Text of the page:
A few weeks ago, I was listening to some friends share stories from their experiences with an online dating service. Not being single, I had no idea what such a service entailed so I asked a few questions to find out more. Apparently, it’s quite easy – you fill out a profile, it gets posted and boom – you’re entered into a magical world of online matchmaking. Within a few days, you’ve already received hundreds or e-mails from potential suitors and you have the choice to pick and choose as you please.
Sounds simple enough. But I guess where you get bogged down is sifting through all of those e-mails, separating fact from fiction, sexual predator from just plain nice guy, 170 lbs and athletic from that picture was taken 10 years ago. Something that was supposed to be easy and time-saving turns into something complicated and time-consuming.
And perhaps that is fair because after all we are talking about matching you with a potential mate. Rightfully so, that should take time. But if one of the reasons for online dating is to expedite the whole mate finding process, it seems unfair then that it takes so much time to go through the bad to get to the good. In fact, my friends admitted that the success rate was about 1 success for every 10 – 20 failures. Those are not great odds for the time conscious late twentysomething. 20 dates add up. 20 dates cost money. 20 dates cost time. 20 dates can go really bad. Soon the friends were exchanging horror stories from dates that never were to be again filled with quirky habits, busting out ego, short tempers, sexual pushiness. All of those traits that you probably can’t detect through a series of questions, all of those traits whose revealing takes time.
After listening to my friends, I felt quite lucky that I didn’t have to date and go through the agony of online dating. But still, I'll admit I was curious. I wondered how many matches were really out there for me. And so, I approached my husband for permission to do a little experiment. I wanted to go through the motions of posting a profile just to see what it was all about.
Now I know what you’re thinking – that sounds like a flagrant abuse of the internet dating system. Well, you’re right….it is. However, being schooled as a social psychologist and being curious in general, I felt justified – in the name of social science – to do a little research and learn more on what it’s all about. Oddly enough, my husband agreed to let me do this - almost a little too quickly. And to keep this as inoffensive and harmless as possible, I decided I would sign up, go through the process, see my matches, and then immediately cancel it.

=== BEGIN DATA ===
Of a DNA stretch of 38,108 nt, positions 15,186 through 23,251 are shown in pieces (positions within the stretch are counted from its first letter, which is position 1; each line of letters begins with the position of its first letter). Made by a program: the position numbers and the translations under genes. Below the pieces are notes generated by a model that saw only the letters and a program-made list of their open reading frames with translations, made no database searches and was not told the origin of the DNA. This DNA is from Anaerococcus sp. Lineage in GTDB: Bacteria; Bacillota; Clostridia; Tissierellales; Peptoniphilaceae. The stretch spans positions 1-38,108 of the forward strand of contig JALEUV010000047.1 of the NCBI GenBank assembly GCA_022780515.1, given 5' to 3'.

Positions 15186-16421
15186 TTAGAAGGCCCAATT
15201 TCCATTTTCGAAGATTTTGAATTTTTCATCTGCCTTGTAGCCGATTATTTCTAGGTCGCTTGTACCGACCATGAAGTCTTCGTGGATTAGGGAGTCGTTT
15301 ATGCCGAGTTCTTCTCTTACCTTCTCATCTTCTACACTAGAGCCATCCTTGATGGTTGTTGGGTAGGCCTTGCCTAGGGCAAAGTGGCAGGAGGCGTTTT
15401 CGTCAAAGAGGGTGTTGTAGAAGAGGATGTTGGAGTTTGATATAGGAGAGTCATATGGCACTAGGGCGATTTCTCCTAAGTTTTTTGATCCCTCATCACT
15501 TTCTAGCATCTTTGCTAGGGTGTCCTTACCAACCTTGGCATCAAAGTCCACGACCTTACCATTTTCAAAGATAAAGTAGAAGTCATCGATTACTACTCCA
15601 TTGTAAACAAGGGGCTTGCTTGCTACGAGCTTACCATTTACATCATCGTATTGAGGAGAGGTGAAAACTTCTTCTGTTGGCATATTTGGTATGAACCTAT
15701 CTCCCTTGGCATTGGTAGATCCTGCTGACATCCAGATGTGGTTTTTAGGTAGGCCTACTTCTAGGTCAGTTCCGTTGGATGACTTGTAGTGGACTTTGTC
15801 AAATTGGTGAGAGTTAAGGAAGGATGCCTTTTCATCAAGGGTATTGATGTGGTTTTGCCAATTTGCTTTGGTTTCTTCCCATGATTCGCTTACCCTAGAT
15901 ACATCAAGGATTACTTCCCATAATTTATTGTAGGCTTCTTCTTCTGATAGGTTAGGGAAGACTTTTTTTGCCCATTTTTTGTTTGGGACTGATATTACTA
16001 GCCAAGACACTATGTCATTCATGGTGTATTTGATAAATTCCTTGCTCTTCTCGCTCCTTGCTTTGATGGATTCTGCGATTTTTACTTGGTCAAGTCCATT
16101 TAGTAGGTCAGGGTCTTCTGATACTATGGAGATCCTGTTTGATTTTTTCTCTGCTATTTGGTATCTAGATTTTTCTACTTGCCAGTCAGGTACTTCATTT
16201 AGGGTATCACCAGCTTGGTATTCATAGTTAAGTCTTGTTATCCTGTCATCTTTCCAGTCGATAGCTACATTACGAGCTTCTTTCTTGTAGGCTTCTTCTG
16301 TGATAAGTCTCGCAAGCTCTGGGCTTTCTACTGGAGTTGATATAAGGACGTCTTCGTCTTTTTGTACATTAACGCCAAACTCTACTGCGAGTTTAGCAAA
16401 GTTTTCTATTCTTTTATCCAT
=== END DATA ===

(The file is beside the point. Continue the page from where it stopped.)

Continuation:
After registering on the site, I got started answering the pages upon pages upon pages of profile. Answering each question thoughtfully and honestly, it took about 20 minutes. Each page was filled with statements and questions. What are you most thankfu forl? How would your friends describe you? What three things can you not live without? Who was the most influential person in your life? How far would you travel for a mate? What three things do you do best? How often have you felt this way in the past month? Questions, statements, lists, check this, consider that. There was a lot to think about.
After completing what seemed like endless statements I agreed with, disagreed with, felt sometimes, felt rarely, preferred, felt were most important, enjoyed doing in my freetime, could not live without, I finally, what felt like 10 days later, completed the profile. I clicked ‘save and proceed’ on the last screen and less than a minute later, a personality profile appeared.
I’ve never put much value into these profiles. After all, being a psychology major in college, I realized that most of psychology – especially personality psychology – is just BS. Really, it’s just a matter of coincidence or generalities, patterns and consistencies. There’s no formula for figuring out who we are. We’re much more complex than a series of questions and more sophisticated than saying yes or no to statements. Our likes, dislikes, and lives in general are more than just limited to a Likert Scale. And so, I did not put much faith into this personality profile.
But then I read it.
Pages of it. Pages of me, me, me. Each sentence more descriptive than the next. After awhile it hit me – oh sh*t – they’ve been watching me. They know me. In college, they taught me all of this was bullsh*t. How could this be? Statements reflected exactly who I was, what I thought, how I felt.
The more I read, the more recognized myself in every single word:
“You’re best described as usually taking care of yourself, curious, responsive, focused, outgoing, demanding, realistic, skeptical, judgmental, perceptive, down to earth, inventive, eccentric, avant-garde, unique, brave, thinker, accessible, too sensitive, candid, unguarded, deliberate, regimented, determined, proactive, perfectionist, purposeful, friendly, full of life, unreserved, vigorous, emotional.”
Holy crap. Not only have them been watching me, but they’ve been taking good notes.
After reading through about 12 pages of notes about me, I wondered if this site, capable of describing me with great clarity and accuracy, could also match me to an ideal mate. I got a little rush. What if I clicked “find my matches”? What would happen? Would my match instantly appear? Have I already taken this too far? Suddenly, I felt giddy and awkward like a teenager sneaking out of the house at night. Being described as curious and brave, I clicked the button. And I waited.
A few seconds later, 6 names appeared. My eyes lit up.
But then I paused. Wait a minute – 6 names? You mean after 20 minutes of pondering these deep and existential questions about my personality and life, after finding a unique understanding about myself within about 12 pages of profile I am left with only 6 men in the entire Chicagoland area that are considered compatible with me? There must be hundreds, thousands that use this website. And I only match with 6?